The third story is the only one that I’m 100% confident was intentionally funny. It starts out with a wacky kids’ game show where one of the contestants suffers a major injury, which motivates her family to get revenge on the host. It’s a funny idea that catches you off-guard in the buildup, every actor’s comedic delivery is on-point, and the progression and escalation keep the laughs coming. But it could have leaned more heavily into the exploitation possibilities, as the torture inflicted on the host isn’t nearly as severe as your imagination would probably come up with. The short also, once again, goes overboard with a big, hokey ending, trying to veer into actual terror but coming across as silly. Credit where credit’s due, however: the practical effects used are excellent, which admittedly helped me somewhat enjoy the ending purely as a guilty pleasure. This segment is just alright as a whole. It’s a decent setup with an execution that manages to squeeze out a bit of fun.

Story #4, on paper, should be as insufferable as the first one. But while it’s again not good, it has its few moments. A group of boys have the hots for their neighbor across the street, and one of them gets their brother to set up a spycam in her room. From there … things don’t go as planned, I’ll just say that. The kids are, as you’d imagine by that description, really unlikeable, but the actors’ deliveries of their material manage to get some laughs. The payoff, while very simple and schlocky, is the first one that actually feels appropriate and warranted, even if it features by far the worst CGI effects of V/H/S/99 altogether. This segment also, again, fails to understand how to take advantage of the found footage format. The most effective scares and entertainment come from smaller, sometimes subtler elements that feel like they could be real. Going too big and too loud is almost always a death knell that defeats that whole purpose, which this fourth short is as guilty of as the rest. This includes over-relying on CGI, since bad effects in found footage are far more damaging than bad effects in any other genre.

loud and clear reviews V/H/S/99 shudder 2022 film
V/H/S/99 (Shudder, Courtesy of TIFF)

The fifth and final short is the most baffling of them all. I’m honestly not sure I even understand the premise. It has something to do with some demons in a house that a group of people try to get rid of via a ritual. But apparently a few of them get sucked down to hell with the demons, leading to an extended sequence of them trying to find their way back and survive the monsters that chase them. Though the setting of this hellish landscape is mostly barren, it at least truly feels like another realm. I’m actually kind of impressed with how vast it looks and how much of it is traversed without any cutting. The practical effects and makeup are also the best of the entire movie, which even helps the lesser digital effects not stand out as much. I feel weird saying that V/H/S/99 has better special effects than a lot of big-budget movies I’ve seen lately, but I guess that’s just where we are. They at least look like real monsters that are actually in front of the camera. There’s also a bit of a character arc in play, but it’s really nothing special, only serving to give this story the tiniest bit of substance.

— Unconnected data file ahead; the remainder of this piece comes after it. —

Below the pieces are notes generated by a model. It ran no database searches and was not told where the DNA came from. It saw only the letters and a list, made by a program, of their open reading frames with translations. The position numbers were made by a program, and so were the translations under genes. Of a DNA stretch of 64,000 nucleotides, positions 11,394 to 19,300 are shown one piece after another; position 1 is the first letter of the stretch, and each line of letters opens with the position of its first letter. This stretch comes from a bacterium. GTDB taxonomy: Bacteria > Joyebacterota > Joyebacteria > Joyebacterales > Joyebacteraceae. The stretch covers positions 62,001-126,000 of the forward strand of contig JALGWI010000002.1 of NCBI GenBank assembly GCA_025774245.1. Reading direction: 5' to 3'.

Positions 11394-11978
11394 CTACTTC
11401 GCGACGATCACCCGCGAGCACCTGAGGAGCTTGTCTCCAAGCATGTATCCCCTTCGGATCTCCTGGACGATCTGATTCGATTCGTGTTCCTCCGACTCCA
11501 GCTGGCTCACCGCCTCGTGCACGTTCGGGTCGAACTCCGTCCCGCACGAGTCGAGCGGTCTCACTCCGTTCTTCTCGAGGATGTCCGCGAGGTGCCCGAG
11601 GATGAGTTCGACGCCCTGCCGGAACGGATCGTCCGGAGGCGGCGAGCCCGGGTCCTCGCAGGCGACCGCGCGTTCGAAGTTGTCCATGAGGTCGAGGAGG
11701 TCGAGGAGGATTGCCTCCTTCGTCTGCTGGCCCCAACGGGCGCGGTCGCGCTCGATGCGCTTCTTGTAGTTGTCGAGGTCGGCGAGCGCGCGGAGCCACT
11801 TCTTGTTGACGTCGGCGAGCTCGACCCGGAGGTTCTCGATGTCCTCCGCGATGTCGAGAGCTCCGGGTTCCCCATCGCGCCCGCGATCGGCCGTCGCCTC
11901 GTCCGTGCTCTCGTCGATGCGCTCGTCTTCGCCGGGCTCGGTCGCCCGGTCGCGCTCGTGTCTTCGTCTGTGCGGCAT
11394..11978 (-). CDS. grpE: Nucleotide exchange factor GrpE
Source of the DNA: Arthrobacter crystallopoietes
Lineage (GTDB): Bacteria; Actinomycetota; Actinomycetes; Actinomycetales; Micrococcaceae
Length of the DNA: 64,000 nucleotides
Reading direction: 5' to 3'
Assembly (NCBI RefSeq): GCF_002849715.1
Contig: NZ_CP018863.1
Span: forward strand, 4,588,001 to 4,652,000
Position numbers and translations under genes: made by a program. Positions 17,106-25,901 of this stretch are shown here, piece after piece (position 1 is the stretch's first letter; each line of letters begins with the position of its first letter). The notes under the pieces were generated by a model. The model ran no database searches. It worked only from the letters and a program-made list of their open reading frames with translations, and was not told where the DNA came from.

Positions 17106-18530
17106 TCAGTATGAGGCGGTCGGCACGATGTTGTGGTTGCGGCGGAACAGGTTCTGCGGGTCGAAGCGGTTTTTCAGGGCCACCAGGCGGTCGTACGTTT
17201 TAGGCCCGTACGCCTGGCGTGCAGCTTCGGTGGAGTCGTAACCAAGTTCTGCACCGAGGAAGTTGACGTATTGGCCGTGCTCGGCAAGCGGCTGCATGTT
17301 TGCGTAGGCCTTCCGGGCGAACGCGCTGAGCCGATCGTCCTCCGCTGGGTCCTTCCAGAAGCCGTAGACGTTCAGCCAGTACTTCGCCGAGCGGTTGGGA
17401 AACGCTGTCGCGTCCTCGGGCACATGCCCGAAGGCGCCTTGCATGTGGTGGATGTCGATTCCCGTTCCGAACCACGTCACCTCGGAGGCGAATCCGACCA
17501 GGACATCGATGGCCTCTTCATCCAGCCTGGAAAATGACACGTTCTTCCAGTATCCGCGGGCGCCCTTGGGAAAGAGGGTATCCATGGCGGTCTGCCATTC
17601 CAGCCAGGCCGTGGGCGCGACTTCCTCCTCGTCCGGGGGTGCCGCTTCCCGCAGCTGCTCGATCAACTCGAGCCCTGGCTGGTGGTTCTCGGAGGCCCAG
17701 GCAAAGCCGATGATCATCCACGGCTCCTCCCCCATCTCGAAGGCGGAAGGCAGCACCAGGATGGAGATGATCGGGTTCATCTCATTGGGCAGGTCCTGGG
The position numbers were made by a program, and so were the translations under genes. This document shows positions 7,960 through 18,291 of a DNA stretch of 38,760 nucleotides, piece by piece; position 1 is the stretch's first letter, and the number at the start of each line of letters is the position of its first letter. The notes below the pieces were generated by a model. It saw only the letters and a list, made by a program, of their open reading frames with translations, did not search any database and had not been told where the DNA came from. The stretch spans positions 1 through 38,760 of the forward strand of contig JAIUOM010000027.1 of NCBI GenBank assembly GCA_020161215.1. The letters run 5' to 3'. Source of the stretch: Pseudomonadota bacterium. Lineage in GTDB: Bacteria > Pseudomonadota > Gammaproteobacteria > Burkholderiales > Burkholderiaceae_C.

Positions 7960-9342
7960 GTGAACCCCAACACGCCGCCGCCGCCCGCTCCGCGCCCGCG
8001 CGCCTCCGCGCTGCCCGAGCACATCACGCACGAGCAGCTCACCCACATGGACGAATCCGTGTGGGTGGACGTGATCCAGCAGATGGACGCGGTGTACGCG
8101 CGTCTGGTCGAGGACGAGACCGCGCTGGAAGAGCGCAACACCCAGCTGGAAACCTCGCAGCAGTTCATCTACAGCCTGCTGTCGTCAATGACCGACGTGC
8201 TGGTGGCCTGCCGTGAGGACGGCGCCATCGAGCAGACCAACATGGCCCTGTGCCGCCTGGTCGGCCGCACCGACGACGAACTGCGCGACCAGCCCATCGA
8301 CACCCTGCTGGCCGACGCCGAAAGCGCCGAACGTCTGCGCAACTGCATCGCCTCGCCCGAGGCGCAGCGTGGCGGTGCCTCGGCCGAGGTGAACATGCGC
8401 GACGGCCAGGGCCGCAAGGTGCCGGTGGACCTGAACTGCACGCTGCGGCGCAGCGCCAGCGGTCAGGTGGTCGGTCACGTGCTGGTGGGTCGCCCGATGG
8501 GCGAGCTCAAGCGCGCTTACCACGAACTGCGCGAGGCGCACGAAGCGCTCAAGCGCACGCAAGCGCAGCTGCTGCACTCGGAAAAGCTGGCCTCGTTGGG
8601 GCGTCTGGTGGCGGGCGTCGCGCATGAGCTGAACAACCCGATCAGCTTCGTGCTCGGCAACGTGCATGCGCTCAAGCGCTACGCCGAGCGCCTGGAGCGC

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In between these segments are some random commercials and clips, presumably meant to be from 1999, that don’t really add anything to the atmosphere. The transitions also feature a stop-motion movie that one of the kids in Story #4 is working on, which gets a decent number of laughs. As for how the whole package fares, V/H/S/99 is definitely not good. Every story has at least one detrimental problem, whether that be a lack of a confident identity, a failure to utilize the medium at play, inconsistent effects, or conclusions that don’t fit what the rest of the story is doing. Outside of the bulk of the second story, V/H/S/99 at its best is a goofy bit of disposable camp. At its worst, it’s something that would make horror fans cringe in disgust for all the wrong reasons.

And yet, despite all of that, I find myself having somewhat fond feelings towards V/H/S/99. Maybe I could appreciate the effort that clearly went into a lot of it, especially the performances and in-camera effects. Maybe the first segment set such a low bar that the other ones cleared. Maybe I was just in the right mood for something dumb and mindless because I saw this later at night in a smaller auditorium, or maybe I have some sentiment towards the movie since it’s the last TIFF film I’m properly reviewing this year. Whatever the case, I had some fun with the movie. Not enough to say it legitimately works, far from it. But enough to perhaps consider V/H/S/99, or at least this one time seeing it, a slight guilty pleasure.


V/H/S/99 premiered at TIFF on September 16, 2022, and will be available to watch on Shudder on October 20.

V/H/S/99 (Shudder)